*CIVIAM study: Comunicación InterVentricular en Infarto Agudo de Miocardio (Ventricular septal rupture in acute myocardial infarction).

Received: 9.09.2021 Accepted: 24.11.2021 Early publication date: 13.05.2022

This article is available in open access under Creative Common Attribution-Non-Commercial-No Derivatives 4.0 International (CC BY-NC-ND 4.0) license, allowing to download articles and share them with others as long as they credit the authors and the publisher, but without permission to change them in any way or use them commercially.

Abstract

Background: Ventricular septal rupture (VSR) following acute myocardial infarction (AMI) is a dangerous condition. Surgical VSR closure is the definitive therapy, but there is controversy regarding the surgical timing and the bridging therapy between diagnosis and intervention. The objective of this study is to analyze the ideal time of surgical repair and to establish the contribution of mechanical circulatory support (MCS) devices on the prognosis.

Methods: We designed an observational, retrospective, multicenter study, selecting all consecutive patients with post-AMI VSR between January 1, 2008 and December 31, 2018, with non-exclusion criteria. The main objective of this study was to analyze the optimal timing for surgical repair of post-AMI VSR. Secondary endpoints were to determine which factors could influence mortality in the patients of the surgical group.

Results: A total of 141 patients were included. We identified lower mortality rates with an odds ratio of 0.3 (0.1–0.9) in patients operated on from day 4 compared with the surgical mortality in the first 24 hours after VSR diagnosis. The use of MCS was more frequent in patients treated with surgery, particularly for intra-aortic balloon pump (IABP; 79.6% vs. 37.8%, p < 0.001), but also for veno-arterial extracorporeal membrane oxygenation (VA-ECMO; 18.2% vs. 6.4%, p = 0.134). Total mortality was 91.5% for conservative management and 52.3% with surgical repair (p < 0.001).

Conclusions: In our study, we observed that the lowest mortality rates in patients with surgical repair of post-AMI VSR were observed in patients operated on from day 4 after diagnosis of VSR, compared to earlier interventions. (Cardiol J 2022; 29, 5: 773–781)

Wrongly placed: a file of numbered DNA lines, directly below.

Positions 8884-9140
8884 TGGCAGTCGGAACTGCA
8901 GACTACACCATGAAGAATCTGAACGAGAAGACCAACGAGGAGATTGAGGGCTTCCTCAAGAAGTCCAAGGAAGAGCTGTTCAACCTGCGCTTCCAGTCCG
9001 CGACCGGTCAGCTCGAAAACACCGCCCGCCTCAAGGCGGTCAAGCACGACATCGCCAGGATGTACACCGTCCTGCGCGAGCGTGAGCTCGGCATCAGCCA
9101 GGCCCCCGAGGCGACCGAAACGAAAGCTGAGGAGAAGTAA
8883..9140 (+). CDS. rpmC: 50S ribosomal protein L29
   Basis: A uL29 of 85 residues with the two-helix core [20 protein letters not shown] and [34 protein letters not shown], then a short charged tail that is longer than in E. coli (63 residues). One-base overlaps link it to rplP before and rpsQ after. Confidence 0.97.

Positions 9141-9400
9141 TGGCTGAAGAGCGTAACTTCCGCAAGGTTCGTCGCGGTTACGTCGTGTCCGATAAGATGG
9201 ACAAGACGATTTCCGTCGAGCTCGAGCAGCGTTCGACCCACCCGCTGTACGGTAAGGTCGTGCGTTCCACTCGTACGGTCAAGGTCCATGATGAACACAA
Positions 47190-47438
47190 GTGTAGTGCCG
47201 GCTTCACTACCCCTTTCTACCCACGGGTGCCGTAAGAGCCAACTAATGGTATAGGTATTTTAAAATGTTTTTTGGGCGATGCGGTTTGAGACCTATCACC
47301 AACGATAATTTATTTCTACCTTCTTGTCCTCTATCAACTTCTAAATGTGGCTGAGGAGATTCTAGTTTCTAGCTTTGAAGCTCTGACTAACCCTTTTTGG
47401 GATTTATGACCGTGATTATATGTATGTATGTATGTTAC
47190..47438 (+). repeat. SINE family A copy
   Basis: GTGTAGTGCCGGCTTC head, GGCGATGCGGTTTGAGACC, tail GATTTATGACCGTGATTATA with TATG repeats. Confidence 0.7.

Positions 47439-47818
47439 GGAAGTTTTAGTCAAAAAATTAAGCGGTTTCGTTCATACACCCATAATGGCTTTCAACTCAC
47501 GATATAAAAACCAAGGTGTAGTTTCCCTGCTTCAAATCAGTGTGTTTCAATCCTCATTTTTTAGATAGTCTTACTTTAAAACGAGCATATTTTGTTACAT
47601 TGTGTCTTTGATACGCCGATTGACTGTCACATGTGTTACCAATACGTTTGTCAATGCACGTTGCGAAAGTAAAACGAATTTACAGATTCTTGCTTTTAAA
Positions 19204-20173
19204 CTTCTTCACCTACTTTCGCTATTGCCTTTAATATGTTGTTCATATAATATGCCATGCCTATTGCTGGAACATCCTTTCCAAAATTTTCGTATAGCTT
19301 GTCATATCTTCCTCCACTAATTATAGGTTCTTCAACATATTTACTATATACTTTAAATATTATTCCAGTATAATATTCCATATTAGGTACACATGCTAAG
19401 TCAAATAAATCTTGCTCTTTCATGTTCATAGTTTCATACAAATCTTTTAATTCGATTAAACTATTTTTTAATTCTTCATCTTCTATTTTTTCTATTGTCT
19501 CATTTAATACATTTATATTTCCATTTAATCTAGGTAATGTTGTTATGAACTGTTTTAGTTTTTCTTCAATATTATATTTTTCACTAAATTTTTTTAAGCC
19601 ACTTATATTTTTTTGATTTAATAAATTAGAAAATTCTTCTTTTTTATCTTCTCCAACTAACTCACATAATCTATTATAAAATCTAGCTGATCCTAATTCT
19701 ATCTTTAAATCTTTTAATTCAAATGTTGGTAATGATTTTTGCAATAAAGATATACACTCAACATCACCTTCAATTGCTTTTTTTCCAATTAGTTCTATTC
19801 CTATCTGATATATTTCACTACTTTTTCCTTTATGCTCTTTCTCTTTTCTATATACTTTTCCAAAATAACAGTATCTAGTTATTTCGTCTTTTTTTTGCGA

Key words: ventricular septal rupture, acute myocardial infarction, cardiogenic shock, mechanical complications, extracorporeal membrane oxygenation

Introduction

Ventricular septal rupture (VSR) following an acute myocardial infarction (AMI) is a rare but extremely dangerous condition [1, 2]. Since the beginning of the percutaneous reperfusion era, the incidence of VSR has decreased to less than 1%. However, no significant change in mortality has been observed, remaining dramatically high, with rates between 38% and 88% in the first 30 days [3–5]. Furthermore, these mortality rates have not shown meaningful changes in recent studies [6–8]. In addition, the recent COVID-19 pandemic has led to delays in health care, which has resulted in an increase in the incidence of mechanical complications after a myocardial infarction, with high mortality rates [9].

Ventricular septal rupture most frequently leads to a quick instauration of cardiogenic shock and multiorgan failure, making it difficult to analyze different treatment strategies, and no data from randomized trials are available [10]. Despite increased use of mechanical circulatory support (MCS) in recent years, there is still controversy on the timing, management of complications, and the optimal role of these devices in VSR patients [11].

Moreover, although VSR closure is considered the definitive therapy for the majority of patients, the ideal surgical timing and the optimal bridging therapy between diagnosis and intervention still represent important gaps in knowledge in this difficult scenario [12–18]. Our group recently published a trend towards a decrease in mortality in the last years, without clarifying which factors correlated with better survival [14].

Accordingly, we analyzed a large multicenter database to gain new insight on the adequate surgical timing as a definitive therapy and try to establish the contribution of MCS devices to the overall prognosis of VSR patients.

Methods

Study design, population, and data collection